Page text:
on August 24, 2006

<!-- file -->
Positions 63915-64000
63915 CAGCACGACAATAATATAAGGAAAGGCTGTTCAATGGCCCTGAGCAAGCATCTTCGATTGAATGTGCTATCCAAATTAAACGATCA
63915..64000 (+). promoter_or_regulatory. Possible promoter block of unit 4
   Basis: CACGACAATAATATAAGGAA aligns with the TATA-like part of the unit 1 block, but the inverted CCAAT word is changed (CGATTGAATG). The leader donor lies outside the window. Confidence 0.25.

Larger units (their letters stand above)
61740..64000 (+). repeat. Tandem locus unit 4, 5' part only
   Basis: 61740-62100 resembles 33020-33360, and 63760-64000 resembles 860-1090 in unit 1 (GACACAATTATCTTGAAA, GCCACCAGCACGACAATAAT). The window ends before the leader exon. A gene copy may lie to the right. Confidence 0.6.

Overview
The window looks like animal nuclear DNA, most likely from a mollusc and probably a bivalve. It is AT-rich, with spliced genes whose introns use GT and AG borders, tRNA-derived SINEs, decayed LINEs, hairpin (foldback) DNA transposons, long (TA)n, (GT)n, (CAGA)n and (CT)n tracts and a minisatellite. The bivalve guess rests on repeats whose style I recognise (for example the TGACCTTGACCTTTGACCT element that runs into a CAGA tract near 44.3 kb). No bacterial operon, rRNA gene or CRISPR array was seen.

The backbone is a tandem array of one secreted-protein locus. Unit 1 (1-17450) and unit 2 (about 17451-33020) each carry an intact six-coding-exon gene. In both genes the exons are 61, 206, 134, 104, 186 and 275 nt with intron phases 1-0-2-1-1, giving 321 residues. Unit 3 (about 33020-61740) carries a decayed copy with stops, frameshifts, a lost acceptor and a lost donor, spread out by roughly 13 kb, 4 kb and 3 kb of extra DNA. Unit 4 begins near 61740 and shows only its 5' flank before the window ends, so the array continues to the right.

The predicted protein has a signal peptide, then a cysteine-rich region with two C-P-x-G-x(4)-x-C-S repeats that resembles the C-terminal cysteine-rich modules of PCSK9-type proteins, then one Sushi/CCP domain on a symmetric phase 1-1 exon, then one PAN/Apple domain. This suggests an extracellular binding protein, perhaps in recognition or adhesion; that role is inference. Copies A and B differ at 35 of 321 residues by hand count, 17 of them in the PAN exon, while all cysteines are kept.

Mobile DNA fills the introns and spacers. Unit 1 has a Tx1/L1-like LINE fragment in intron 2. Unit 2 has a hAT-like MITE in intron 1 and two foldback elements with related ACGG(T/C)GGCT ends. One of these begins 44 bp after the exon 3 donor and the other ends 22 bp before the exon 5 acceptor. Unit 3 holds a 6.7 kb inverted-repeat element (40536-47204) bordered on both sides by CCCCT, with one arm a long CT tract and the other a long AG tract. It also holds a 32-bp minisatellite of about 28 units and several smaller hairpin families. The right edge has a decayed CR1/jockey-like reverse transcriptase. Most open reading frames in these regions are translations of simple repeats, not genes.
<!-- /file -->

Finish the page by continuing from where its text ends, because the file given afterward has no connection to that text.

The highly touted and photographed Ten Thousand Buddhas Temple is located west of the Sha Tin KCR station. Combine this visit with a walking tour of Sha Tin, mentioned in another journal entry for a complete day enjoying some of Hong Kong’s history and culture.Ten Thousand Buddhas Temple is so much more than what the name implies. I really don’t know where to begin. So, I’ll start with the path that leads there. At the end of asphalt path are hundreds of steep steps winding among the trees to the first level. Life-size statues akin to Buddha line the stairs on both sides one right after another. Not that I was getting winded—of course not—but I stopped along the way to admire the details. Completely gold, the sunlight that made in through the trees created quite a reflection. Some had facial hair, some had hoods and all had bright red lips. Each was holding something from a musical instrument to a scroll. At the top I discovered the statues were number and there were over 500.The lower floor contains pavilions, statues, arhats, temples, a pagoda, and a vegetarian restaurant. The pagoda is 9 stories, with walls of red and eaves of golden yellow. The base in lined with golden arhats and small Buddhas in different positions line the eaves. A spiral staircase inside the pagoda houses several more Buddhas. Manjusri and Samantabhadra, Buddha’s most important assistants, are displayed larger-than-life in pavilions on either side of the tower. Manjusri, known for wisdom and bravery, aptly sits on a blue lion while Samantabhadra has reasoning abilities, performs noble deed and rides on a white elephant. Both are one of the ten disciples to the founder of Buddhism placing them on a high rung of the ladder.Inside the courtyard are the 18 Arhats that were originally the perfect fulfilment of life but have given way to the higher attainment of Buddha. Although there are a few hundred Arhats, these 18 are known for special qualities and people often give offerings to them. Arhats have reached enlightenment through discipline and practice as has Budhha, but they have chosen to postpone nirvana and instead help others reach their level—a very unselfish act. In spite of this, I have always viewed the Arhats as whimsical or fairy like creatures because of the statues I have seen. Sometimes it is difficult to take a character seriously who is portrayed surfing on the head of lobster, having legs twice the length of his torso, an arm so long a right-fielder would be jealous, or having a Cheshire cat grin. I guess deities can have a sense of humor and childlike qualities just as mankind.
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